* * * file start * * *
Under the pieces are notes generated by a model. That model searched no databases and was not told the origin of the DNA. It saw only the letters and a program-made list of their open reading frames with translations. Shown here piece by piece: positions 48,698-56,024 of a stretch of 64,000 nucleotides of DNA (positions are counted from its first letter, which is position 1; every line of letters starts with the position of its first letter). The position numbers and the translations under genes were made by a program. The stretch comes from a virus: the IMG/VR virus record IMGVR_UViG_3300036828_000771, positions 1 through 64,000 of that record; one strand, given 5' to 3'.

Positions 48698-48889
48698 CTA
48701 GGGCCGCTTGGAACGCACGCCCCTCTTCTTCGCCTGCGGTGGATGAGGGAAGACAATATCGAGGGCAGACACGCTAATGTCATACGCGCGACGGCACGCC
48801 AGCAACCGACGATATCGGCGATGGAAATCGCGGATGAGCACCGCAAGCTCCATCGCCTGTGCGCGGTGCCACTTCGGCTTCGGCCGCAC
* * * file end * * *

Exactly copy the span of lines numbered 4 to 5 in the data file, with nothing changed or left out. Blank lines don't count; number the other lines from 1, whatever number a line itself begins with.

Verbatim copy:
48701 GGGCCGCTTGGAACGCACGCCCCTCTTCTTCGCCTGCGGTGGATGAGGGAAGACAATATCGAGGGCAGACACGCTAATGTCATACGCGCGACGGCACGCC
48801 AGCAACCGACGATATCGGCGATGGAAATCGCGGATGAGCACCGCAAGCTCCATCGCCTGTGCGCGGTGCCACTTCGGCTTCGGCCGCAC